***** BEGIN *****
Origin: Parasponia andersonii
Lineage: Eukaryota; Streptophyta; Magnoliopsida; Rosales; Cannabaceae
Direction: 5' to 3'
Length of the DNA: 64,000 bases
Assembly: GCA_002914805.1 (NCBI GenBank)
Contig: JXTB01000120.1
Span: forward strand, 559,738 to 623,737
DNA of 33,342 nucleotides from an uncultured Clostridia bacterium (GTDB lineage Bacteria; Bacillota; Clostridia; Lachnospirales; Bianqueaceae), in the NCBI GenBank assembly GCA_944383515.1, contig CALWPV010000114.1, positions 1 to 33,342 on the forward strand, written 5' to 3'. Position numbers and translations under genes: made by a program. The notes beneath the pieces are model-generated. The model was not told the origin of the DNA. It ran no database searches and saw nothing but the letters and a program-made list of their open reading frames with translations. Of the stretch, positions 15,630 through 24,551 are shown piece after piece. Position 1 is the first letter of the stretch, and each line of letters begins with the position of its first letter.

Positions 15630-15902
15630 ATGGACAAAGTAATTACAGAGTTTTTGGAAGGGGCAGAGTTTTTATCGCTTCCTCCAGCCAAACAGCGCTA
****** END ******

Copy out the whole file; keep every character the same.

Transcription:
Origin: Parasponia andersonii
Lineage: Eukaryota; Streptophyta; Magnoliopsida; Rosales; Cannabaceae
Direction: 5' to 3'
Length of the DNA: 64,000 bases
Assembly: GCA_002914805.1 (NCBI GenBank)
Contig: JXTB01000120.1
Span: forward strand, 559,738 to 623,737
DNA of 33,342 nucleotides from an uncultured Clostridia bacterium (GTDB lineage Bacteria; Bacillota; Clostridia; Lachnospirales; Bianqueaceae), in the NCBI GenBank assembly GCA_944383515.1, contig CALWPV010000114.1, positions 1 to 33,342 on the forward strand, written 5' to 3'. Position numbers and translations under genes: made by a program. The notes beneath the pieces are model-generated. The model was not told the origin of the DNA. It ran no database searches and saw nothing but the letters and a program-made list of their open reading frames with translations. Of the stretch, positions 15,630 through 24,551 are shown piece after piece. Position 1 is the first letter of the stretch, and each line of letters begins with the position of its first letter.

Positions 15630-15902
15630 ATGGACAAAGTAATTACAGAGTTTTTGGAAGGGGCAGAGTTTTTATCGCTTCCTCCAGCCAAACAGCGCTA